City council: Austin to dig deep for daycare, music venue funds


AUSTIN (KXAN) – Here is a rundown of the Austin City Council meeting Thursday.

More aid for struggling industries – Approved

Austin City Council approved a resolution asking staff to explore all funding options for struggling local live music venues, bars and restaurants and childcare facilities.

The resolution, known as Save Austin’s Vital Economic Sectors (SAVES), was approved unanimously Thursday evening.

Calling the aforementioned businesses “irreplaceable civic infrastructure,” Mayor Adler stressed the need to act quickly but said he didn’t want to create the expectation that additional funding is a “magic bullet.”

“This is going to be hard,” said Adler. “We’re going to lose businesses. We’ve already lost businesses.”

The resolution asks city staff to come back with an ordinance for a vote on Oct. 1.

In July we told you about a study which found the majority of music venues in Austin were in danger of closing by Halloween. Several council members have weighed in on potential funding sources this week, from sales taxes to street fees.

District 9 council member Kathie Tovo said she wants the city to explore the possibility of using temporary use of right-of-way fees, alley and street fees and other developer fees collected by the city. Her amendment language was added to the resolution prior to council’s vote.

Steps toward Convention Center expansion – approved

Austin inched closer to convention center expansion Thursday night with several votes.

Council voted to begin negotiations for the purchase of land west of the current center. The city says up to $6.3 million dollars is available for the purchase, which likely won’t be finalized until sometime next Summer.

Other items passed now authorize the city to pay for consulting and legal advice regarding the expansion effort.

The votes come following a presentation to council Tuesday from HVS Convention, Sports and Entertainment Facilities Consulting. The firm is being paid by the city to analyze the economics of expansion.

HVS told elected officials that according to a study of event planners, 83% indicated they were “very likely” or “somewhat likely to use an expanded convention center, and 4% said they were “very unlikely” or somewhat unlikely” to use an expanded ACC.

It’s important to note that stakeholder engagement took place prior to the coronavirus pandemic, which became a point of discussion at Council’s Work Session.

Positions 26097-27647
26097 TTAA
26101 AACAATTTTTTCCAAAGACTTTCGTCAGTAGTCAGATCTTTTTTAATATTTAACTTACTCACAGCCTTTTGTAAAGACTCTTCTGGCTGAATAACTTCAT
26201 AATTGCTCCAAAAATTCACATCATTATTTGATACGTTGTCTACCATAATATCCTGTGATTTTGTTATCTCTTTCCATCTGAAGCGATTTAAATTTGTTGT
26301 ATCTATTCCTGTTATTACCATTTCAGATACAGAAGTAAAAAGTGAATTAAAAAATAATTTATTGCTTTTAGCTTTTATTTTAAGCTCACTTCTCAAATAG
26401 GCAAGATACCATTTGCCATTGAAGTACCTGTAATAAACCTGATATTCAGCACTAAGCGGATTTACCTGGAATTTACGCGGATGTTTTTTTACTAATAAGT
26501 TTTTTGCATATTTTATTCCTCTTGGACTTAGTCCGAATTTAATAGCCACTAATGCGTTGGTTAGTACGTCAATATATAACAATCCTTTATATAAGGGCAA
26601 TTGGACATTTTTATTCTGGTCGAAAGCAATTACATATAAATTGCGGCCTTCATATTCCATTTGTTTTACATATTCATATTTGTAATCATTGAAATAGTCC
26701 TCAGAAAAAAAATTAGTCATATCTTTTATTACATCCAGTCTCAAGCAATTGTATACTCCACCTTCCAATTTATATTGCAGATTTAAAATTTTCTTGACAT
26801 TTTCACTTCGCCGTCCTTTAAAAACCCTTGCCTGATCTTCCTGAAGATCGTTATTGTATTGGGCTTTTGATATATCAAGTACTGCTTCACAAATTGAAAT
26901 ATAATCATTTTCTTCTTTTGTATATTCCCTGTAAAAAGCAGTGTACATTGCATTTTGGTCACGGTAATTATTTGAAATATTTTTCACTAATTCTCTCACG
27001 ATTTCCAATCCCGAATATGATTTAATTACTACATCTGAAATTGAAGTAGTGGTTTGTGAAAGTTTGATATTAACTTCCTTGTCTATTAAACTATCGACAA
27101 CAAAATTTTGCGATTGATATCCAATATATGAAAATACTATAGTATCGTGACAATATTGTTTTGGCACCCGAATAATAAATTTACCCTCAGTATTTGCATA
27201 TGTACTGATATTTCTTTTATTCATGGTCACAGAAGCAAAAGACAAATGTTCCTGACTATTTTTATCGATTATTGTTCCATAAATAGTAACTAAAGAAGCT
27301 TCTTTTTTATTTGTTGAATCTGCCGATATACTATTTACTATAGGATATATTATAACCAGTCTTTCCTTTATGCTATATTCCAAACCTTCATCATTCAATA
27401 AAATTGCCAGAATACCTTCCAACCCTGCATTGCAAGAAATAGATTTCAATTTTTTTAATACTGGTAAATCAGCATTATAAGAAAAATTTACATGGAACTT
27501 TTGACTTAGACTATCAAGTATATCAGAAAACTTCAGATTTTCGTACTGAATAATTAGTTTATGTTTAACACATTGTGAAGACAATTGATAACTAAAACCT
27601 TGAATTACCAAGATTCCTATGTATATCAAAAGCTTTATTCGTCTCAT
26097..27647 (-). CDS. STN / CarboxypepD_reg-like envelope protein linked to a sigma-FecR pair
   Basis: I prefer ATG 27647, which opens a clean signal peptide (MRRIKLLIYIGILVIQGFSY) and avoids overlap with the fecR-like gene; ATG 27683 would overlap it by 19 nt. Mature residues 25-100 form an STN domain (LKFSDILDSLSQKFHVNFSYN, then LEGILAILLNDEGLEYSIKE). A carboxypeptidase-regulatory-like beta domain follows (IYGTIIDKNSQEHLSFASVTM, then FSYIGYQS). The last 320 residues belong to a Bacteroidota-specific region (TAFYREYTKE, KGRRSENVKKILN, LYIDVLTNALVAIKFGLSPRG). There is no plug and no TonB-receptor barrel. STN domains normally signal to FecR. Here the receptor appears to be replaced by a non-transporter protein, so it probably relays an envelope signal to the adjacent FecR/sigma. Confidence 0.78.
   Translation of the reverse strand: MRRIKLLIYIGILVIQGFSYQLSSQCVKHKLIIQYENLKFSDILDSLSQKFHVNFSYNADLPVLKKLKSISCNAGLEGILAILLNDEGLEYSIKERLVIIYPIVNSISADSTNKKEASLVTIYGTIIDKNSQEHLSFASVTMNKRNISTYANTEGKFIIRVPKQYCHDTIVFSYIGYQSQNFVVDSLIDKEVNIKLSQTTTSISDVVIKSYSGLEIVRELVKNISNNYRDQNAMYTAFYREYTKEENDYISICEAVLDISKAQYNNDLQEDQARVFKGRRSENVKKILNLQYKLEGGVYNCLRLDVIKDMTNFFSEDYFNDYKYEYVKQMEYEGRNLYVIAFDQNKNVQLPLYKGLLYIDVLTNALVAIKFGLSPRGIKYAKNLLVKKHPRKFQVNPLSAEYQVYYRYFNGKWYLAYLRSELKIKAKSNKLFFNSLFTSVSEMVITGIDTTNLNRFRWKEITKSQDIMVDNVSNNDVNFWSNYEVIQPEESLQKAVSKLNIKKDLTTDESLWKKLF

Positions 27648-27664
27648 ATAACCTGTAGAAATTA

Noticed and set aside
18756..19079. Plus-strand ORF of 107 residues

The first phase of an expanded Austin Convention Center would be complete in 2024. Presenters said they expected a bounce-back from the recession and increasing demand from event planners.

The group did acknowledge in its findings: “Given the lack of certainty surrounding several key economic variables, HVS projections produced in this report should be considered to reflect assumptions and conditions at the time of this writing.”

Council member Tovo expressed concern about the future of large events due to the pandemic.

“It’s a little hard to predict what and how it might change in terms of moving forward, in terms of our workplaces, our methods of gathering,” she said.

Currently, the convention center has more than 365,000 square-feet of usable space for conventions and events, and three phases of expansion would take it over 900,000 square-feet of space, the memo says. The convention center averaged between 95-115 events per year since 2015, and with the expansion, HVS says the load can increase to around 215 events and 350,000 event attendees per year.

Tighter rules for contractors – Postponed

One item would authorize city staff to create a contractor registration program for building and demolition permitting. Development Services Department documents say the proposed program would include requirements for bonding and insurance and an exemption for the owner of a one or two-family homes with an active homestead exemption.

Council is also expected to approve requirements for neighbor notification prior to demolitions.

Three years ago, an audit found safety risks involved in the city’s demolition process.

The audit found some properties may not even be tested for asbestos as state law requires. Another concern mentioned was the presence of lead paint. The audit states there does not appear to be any process in place to determine whether a building has lead when the city is reviewing a demolition permit application.

Council amends eviction ordinance – Approved

Council extended the requirement for landlords to provide a “notice of proposed eviction” in advance of giving renters a “notice to vacate.” The ordinance, originally passed in March, was intended to provide renters up to 60 days to catch up on overdue rent payments during the pandemic. The requirement would have ended Sept. 30 but is now extended through the end of the year.

On Sept. 1, the CDC issued an order protecting certain renters from eviction due to nonpayment through the end of the year.

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